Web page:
For the first time, this multi-tracked concert, parts of which have been previously released, is now available in its entirety.
By my count, this was the 59th SY show of 1990, all highlighting Goo material, with a couple classic oldies thrown in. So, pretty much by this time the band was tearing it up on these songs. Plus, it’s mid-tour, so the band is in the groove. It’s like the adage that one should not buy a car made on a Monday or a Friday. The beginnings or ends of tours might have more experimentation or exploration, but if you’re looking for a solid chunk of Rock, mid-tour shows are reliable. And, like an anonymous face pulled from the crowd, upon scrutiny the depth of character is revealed, and with enough listens any blemishes become beauty marks…
But this analogy assumes there’s a crowd to choose from, and if we’re talking about Sonic Youth live tapes, in the late 80’s only a rarefied priesthood had access to those. Then a couple months after this show, suddenly it was 1991, the Year Punk Broke. In the early 90’s we fans outside of the big cities were desperate for clues. All we knew was word of mouth at hardcore shows, or the cool older girl at school had a tape of Goo, or maybe somebody had a copy of Maximum RocknRoll. We’d save up our minimum wage dollars and find somebody who had a car and knew how to drive to the one punk record shop in the big city. That’s where I got my first major SY score: a fan pack that included an issue of the band’s self-made fanzine Sonic Death plus a CD of the Goo demos.
Then suddenly out of nowhere appeared something we’d never even heard of: Tower Records. It didn’t have the same cred as indie stores, but it was an outpost of cosmopolitanism we were grateful for. And they held more clues to the puzzle...an issue of Guitar Player with Thurston on the cover and actual SY tunings listed inside...and then, one day, the “Dirty Boots” CD-5, which offered 5 live songs from Irvine, California 1990. For me, and for many other people I think, this show was our first ever experience of Sonic Youth live. On first listen, the SY live world seemed more raw and baffling than even the albums themselves.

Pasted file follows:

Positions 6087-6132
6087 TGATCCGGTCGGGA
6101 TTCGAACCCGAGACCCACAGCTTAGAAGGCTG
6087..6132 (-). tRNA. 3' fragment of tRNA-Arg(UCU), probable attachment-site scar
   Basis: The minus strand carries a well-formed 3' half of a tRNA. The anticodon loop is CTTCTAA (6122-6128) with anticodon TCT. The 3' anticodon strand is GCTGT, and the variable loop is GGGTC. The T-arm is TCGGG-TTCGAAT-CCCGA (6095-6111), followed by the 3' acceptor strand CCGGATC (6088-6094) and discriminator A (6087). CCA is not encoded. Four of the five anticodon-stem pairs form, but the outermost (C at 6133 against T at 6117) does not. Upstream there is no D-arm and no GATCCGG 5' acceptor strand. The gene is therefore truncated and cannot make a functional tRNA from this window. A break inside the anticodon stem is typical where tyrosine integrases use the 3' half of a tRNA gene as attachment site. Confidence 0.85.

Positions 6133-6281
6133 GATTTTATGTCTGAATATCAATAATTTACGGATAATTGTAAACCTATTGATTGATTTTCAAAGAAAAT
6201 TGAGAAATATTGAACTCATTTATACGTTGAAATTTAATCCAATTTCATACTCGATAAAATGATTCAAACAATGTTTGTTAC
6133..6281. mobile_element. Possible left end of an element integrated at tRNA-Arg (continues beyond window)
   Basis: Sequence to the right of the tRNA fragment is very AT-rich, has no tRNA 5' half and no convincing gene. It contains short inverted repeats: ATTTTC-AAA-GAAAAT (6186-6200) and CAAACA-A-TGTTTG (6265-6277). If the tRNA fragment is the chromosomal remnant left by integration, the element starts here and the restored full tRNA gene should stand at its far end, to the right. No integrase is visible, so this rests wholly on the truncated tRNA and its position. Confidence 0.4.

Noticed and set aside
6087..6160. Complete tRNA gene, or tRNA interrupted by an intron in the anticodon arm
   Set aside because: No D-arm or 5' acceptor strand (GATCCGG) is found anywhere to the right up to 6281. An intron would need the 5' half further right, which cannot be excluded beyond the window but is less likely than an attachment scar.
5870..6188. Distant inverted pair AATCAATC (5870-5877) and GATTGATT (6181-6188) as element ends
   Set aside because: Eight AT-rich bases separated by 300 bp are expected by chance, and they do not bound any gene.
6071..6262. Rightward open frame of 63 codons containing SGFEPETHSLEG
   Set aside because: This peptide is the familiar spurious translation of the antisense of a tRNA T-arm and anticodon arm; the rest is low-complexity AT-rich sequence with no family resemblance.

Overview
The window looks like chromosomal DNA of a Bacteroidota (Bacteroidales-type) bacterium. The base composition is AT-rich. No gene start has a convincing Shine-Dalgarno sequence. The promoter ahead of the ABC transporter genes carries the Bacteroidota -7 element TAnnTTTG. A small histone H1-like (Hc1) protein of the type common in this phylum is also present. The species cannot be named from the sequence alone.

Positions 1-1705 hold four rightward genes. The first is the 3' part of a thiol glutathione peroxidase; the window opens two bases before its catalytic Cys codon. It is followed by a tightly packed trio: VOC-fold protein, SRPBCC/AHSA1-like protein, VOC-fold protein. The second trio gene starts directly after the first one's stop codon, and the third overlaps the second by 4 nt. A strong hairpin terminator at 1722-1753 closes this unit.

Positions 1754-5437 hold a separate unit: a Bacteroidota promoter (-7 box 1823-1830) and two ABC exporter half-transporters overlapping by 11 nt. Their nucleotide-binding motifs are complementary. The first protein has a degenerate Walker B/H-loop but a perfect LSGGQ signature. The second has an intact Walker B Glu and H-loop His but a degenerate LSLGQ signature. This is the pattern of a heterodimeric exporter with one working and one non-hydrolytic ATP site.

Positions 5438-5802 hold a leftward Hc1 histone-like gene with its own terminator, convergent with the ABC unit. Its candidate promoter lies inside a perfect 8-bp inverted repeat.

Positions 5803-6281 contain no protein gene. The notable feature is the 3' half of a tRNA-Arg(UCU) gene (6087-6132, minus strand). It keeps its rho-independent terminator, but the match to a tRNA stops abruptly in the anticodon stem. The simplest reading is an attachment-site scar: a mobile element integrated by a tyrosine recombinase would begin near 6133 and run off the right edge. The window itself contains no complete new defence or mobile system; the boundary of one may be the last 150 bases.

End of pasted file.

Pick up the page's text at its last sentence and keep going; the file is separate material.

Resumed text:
Fast forward to early 2005: I was working at Murray street with Steve Shelley on assembling the Goo Deluxe Edition release. We had several lists and boxes of potential material. This Irvine show was high on the list, mostly because it was multi-tracked so could present live material from the time in the highest fidelity. I’m not sure if the band were even present for the original mixes that were on the Dirty Boots EP, but by almost 15 years later those mixes were sounding dated to Steve and me. So we decided to remix the show.
At that time, we were hearing the band in a straightforward, no-frills sort of way. We were more concerned about the mix as a performance than about adding “ear candy” - delays and harmonizer and such. We mixed one song at a time, through the Neve 5106, printing to ½” tape. We’d do a couple passes of each one until we felt like we had a solid performance...maybe we even cut together mixes...there was a lot of splicing tape in those days. It was old-school mixing, with grease pencil marks next to the faders and 4 hands on the board. Maybe the snare had to be pushed up to the yellow grease pencil mark during the instrumental section, and the guitars pulled back to the second set of white pencil marks during the vocals, stuff like that.
Neither Steve nor I were particularly immersed in taper culture, so this version of the concert doesn’t follow the conventions of the taper world. We were thinking of 70’s double live LP’s like the Ramones It’s Alive or Neil Young’s Live Rust. So we thoughtfully cut out a lot of the dead air between songs. Some of the other shows we’ve put up recently have all the space left in, but I like that we made a specific piece in 2005. Even listening to the mixes now at first I think “Oh I’d never do it that way now, we should remix it.” but then my ears shift and I can hear the musicality in what we were doing at that time, and I’m not sure we’d re-capture that if we tried again.
When the mixes were done, they moved on to the next round of balloting for what would actually be included on Goo Deluxe. I think it was the right decision to put the Goo demos on there instead. Those are so good, and provide such a great counterpoint to the polished final album. But, as a consequence, these mixes (apart from “The Bedroom”) have sat on the shelf until now.
Unlike the early 90’s when we were desperate for more info, there’s just almost too much out there these days. As more Sonic Youth material comes out of the archives it’s my hope that the band can be presented in a variety of ways; I think it gives the listener more perspective, and provides for a more interesting listening experience if everything doesn’t sound same-y. So, I hope people find this mid-aughts take on 1990 a compelling listen. I think it’s a shredder.